Norville Parchment

By the age of five, my mother describes me asking her to take me door to door selling my drawings in our neighborhood. By the eighth grade, I was knee deep in photography and piano. Fortunately, my parents supported all my early explorations and indulged my many creative endeavors.
Despite their support, they instilled the notion that I would need to earn a living.  Hardworking and traditional, they believed that I should follow my dream, but go to college for something practical. I opted to follow in my fathers footsteps and become a pastor in the Seventh-day Adventist Church.
In 1993, while enrolled in theology school, I became disturbed and captivated by the notion that there was no salvation for the original fallen angels.  This discovery inspired a play, gods, centered on the fall of the angels and its link to the salvation of mankind.  At its conclusion, it was clear that so too was my career as a pastor.
Having always been an avid painter, I decided to focus my major on fine art with emphasis on oil painting.  After school and in the hopes of finding the perfect balance between a lucrative career and my passion for art, I turned to advertising and opened a firm in Calgary. Three years and one successful agency later, I was still yearning for the right balance.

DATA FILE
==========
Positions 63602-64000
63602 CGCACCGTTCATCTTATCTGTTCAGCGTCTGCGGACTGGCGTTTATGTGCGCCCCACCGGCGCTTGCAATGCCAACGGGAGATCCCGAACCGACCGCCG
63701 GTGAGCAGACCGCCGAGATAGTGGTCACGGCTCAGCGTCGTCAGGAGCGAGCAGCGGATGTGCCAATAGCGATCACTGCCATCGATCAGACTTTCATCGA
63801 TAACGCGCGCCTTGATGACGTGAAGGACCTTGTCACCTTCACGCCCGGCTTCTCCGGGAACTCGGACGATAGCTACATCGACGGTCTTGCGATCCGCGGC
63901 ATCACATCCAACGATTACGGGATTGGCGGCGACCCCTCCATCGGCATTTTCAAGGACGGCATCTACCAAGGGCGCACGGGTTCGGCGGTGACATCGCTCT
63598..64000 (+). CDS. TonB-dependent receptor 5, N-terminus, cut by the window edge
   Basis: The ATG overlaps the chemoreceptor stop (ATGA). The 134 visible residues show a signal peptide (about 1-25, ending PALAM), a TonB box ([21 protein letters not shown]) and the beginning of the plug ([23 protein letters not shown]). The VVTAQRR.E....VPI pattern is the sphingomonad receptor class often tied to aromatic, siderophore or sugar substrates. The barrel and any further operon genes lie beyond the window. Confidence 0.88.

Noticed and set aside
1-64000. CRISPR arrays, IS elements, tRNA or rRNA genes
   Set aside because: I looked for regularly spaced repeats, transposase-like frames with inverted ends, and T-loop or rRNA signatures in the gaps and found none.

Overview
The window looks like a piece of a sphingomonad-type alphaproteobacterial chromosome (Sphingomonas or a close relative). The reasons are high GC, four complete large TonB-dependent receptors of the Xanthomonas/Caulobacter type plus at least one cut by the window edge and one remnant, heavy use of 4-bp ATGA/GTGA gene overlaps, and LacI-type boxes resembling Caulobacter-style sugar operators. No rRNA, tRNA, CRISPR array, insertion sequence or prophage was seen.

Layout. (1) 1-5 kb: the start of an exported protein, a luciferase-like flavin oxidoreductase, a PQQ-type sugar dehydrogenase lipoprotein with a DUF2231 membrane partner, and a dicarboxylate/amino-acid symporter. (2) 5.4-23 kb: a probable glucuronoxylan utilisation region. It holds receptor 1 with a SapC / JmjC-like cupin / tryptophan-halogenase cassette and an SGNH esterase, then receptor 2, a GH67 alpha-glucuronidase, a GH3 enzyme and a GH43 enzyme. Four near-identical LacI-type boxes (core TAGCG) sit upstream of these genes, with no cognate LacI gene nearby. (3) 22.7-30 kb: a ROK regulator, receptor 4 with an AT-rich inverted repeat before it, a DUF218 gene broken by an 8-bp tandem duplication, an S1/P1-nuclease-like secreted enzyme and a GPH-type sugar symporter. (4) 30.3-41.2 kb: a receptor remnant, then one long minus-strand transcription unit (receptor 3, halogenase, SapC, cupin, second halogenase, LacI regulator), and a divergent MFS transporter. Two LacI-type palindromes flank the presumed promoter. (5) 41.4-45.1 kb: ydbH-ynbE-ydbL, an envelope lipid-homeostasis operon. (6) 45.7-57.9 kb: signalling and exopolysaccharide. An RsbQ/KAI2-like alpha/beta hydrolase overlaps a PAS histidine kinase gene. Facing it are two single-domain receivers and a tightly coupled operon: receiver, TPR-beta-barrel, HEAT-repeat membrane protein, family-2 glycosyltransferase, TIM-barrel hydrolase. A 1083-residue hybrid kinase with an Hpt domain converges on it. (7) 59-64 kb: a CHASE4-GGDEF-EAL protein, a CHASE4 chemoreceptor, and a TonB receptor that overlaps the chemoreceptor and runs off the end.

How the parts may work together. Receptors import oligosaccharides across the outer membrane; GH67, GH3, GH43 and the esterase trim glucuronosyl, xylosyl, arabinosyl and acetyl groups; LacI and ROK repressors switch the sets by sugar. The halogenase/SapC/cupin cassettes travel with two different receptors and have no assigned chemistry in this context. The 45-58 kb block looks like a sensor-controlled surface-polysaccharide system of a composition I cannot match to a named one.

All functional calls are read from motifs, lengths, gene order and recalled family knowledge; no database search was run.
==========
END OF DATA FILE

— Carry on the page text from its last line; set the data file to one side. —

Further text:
At the height of the dot-com era, an e-commerce firm in San Francisco recruited me.  And, when the bubble burst, my severance package finally afforded me the opportunity to focus entirely on art again.
Returning to old religious themes, I conceived the angel series.  The goal was hyper-realism and I experimented with different production strategies. Through this process I not only found my voice but, rekindled my faith in art and my desire to share it with others.
In the overwhelming majority of religious paintings, angels are supporting characters such as messengers, helpers, or tempters. The possibility that angels may not be, either white shining slaves of god, or demons sent from hell opens the door to explore angels as the protagonist.
Exploring human themes of seemingly flawed or simply mundane activities, allows us to examine our definitions of divine. The marriage of heavenly beings, everyday situations, and human emotions challenges traditional religious ideas and introduces the anthropomorphizing of angels.
I would like to thank my stunning models who were so gracious to portray angels.

Drawn Angel


Pregnant Angel



Losing My Religion

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